With the US and China being the top 2 largest economies in the world, it is not surprising that their crude oil consumption combined contributes to ~45% of the world’s daily crude oil consumption. Any demand shock from the US or China such as lockdowns or economic slowdowns will greatly affect the demand and price of crude oil.
There is huge reliance on crude oil to power our economies, at least for the short run, causing the demand to be inelastic. Even when oil prices increase, economies still require barrels of oil to maximise production and economic activities.
Geopolitical & Weather
Geopolitical events such as war, sanctions, tensions between countries, civil unrest and more will affect trade relations, supply, demand and sentiment of the crude oil market. For example, the Russia-Ukraine conflict saw Western nations impose sanctions on Russian Crude Oil, greatly limiting the world’s supply of crude oil. Throughout history, when there is war, crude oil prices tend to rise. This is due to crude oil’s role as a major asset that fuels the vehicles and machines required for war. Furthermore, wars can restrict waterways essential to the logistics of Oil Tankers.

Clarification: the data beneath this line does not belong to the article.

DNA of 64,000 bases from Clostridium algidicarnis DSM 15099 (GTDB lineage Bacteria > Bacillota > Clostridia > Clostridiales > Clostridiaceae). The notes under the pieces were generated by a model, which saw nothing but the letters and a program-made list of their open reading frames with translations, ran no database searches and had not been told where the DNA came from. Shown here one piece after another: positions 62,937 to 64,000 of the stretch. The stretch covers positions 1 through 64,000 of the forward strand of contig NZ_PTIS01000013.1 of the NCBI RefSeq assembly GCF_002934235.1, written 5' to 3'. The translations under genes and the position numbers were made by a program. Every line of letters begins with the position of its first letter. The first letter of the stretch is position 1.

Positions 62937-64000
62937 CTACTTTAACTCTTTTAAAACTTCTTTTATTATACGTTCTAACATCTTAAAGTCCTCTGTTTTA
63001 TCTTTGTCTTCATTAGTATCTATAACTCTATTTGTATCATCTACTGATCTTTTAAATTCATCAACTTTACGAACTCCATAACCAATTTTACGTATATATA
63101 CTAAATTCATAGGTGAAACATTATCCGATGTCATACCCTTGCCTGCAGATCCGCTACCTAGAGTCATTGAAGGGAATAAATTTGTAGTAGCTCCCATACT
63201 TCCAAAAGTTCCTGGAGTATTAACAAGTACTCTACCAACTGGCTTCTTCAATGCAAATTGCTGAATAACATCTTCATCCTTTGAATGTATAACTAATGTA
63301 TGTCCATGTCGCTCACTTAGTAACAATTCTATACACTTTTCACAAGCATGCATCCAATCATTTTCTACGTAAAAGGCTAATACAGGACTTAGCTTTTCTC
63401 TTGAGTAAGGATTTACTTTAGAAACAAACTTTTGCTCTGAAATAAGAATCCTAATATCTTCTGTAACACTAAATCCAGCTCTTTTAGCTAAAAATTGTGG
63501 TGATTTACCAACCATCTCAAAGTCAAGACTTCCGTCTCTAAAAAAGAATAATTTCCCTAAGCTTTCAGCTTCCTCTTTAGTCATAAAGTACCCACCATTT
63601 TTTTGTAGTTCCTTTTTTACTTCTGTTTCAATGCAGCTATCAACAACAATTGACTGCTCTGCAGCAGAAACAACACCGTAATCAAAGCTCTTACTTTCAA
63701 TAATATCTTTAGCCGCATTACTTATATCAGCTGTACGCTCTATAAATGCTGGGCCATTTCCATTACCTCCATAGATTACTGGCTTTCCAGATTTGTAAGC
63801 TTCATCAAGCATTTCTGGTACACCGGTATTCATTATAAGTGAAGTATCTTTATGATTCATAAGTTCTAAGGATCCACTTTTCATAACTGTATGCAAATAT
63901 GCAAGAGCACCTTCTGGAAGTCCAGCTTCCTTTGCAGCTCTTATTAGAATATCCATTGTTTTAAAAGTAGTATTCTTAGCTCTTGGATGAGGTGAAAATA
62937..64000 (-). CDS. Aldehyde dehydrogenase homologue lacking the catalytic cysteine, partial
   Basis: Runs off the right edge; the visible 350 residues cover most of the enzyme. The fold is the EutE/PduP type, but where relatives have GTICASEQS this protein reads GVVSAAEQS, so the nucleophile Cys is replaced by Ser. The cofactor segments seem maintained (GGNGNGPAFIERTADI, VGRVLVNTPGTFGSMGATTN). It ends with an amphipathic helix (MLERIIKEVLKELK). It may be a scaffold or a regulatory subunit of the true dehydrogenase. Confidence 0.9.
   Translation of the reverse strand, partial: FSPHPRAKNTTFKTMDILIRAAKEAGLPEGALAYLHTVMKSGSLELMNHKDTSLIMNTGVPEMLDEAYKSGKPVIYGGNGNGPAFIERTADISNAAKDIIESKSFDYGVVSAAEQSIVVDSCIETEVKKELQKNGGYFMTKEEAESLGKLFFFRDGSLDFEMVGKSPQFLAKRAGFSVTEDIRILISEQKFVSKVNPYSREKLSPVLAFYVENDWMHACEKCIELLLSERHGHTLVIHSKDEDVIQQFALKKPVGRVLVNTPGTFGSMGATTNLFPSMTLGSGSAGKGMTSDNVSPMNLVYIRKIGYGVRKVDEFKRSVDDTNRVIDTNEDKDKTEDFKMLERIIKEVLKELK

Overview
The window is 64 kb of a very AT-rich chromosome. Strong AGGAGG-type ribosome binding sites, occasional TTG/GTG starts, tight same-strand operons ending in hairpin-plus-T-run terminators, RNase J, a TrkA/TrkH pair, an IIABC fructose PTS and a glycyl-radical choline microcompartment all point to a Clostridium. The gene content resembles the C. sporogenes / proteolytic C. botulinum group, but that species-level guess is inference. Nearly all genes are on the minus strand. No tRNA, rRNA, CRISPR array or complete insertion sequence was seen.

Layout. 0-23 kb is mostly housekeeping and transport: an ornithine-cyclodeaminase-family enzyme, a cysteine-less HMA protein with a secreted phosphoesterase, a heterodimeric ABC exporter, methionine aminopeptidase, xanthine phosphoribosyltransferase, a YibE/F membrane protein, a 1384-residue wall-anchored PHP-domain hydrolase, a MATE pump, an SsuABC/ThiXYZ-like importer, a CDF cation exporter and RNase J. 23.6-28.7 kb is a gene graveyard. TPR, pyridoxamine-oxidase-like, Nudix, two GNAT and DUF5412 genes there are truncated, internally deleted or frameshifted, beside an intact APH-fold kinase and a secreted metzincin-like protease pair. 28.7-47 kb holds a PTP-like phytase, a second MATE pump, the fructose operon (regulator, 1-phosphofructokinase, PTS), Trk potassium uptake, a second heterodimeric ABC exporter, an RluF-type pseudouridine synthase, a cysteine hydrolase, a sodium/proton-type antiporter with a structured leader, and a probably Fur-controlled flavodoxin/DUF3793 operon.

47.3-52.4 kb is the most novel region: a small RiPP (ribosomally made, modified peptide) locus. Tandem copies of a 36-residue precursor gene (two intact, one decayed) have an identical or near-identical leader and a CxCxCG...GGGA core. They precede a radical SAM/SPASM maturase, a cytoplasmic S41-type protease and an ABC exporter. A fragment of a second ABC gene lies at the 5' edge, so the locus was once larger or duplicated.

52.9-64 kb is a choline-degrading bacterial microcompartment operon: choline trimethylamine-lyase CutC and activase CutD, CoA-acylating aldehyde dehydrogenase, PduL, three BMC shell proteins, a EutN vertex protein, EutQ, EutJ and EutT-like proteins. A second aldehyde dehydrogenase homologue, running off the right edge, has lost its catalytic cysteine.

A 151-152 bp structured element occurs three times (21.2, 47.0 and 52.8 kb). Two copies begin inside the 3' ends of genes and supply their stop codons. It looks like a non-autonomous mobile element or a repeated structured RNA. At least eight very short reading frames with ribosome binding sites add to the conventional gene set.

In March 2020, Russia and OPEC (led by Saudi Arabia) had a disagreement over proposed oil-production cuts during the COVID-19 pandemic, which resulted in Russia backing out.
The demand for crude oil has a seasonal element, where crude oil demand is higher in the summer as compared to the winter. From historical crude oil price data, it can be observed that demand for crude oil products peaks during summer due to increase in travel and industrial activities (agriculture & logistics) .
Law and Regulations changes
Governments of countries around the world recognise that the crude oil industry from the exploration stage to the use of crude oil produce harmful chemicals that cause air pollution and global warming. Therefore, there is an increasing amount of regulations and goals set to reduce and potentially remove the consumption of crude oil products, such as the restriction of the sale of vehicles that use petrol / diesel. Furthermore, stricter rules such as the Clean Air Act (CAA) aims to reduce and limit the pollution from the emission of methane gas in the crude oil industry .
Singapore plans to phase out petrol and diesel vehicles by 2040 , while other countries like Canada, Netherlands, Ireland and UK and more plan to phase out the use of petrol and diesel cars by 2030. With governments around the world aiming to decrease emissions, this will put a downward pressure on the demand for crude oil in the future. Structural changes and more regulations on the crude oil industry will affect the supply as well as the barrier of entry into the industry, causing existing players to rethink if they should continue to invest.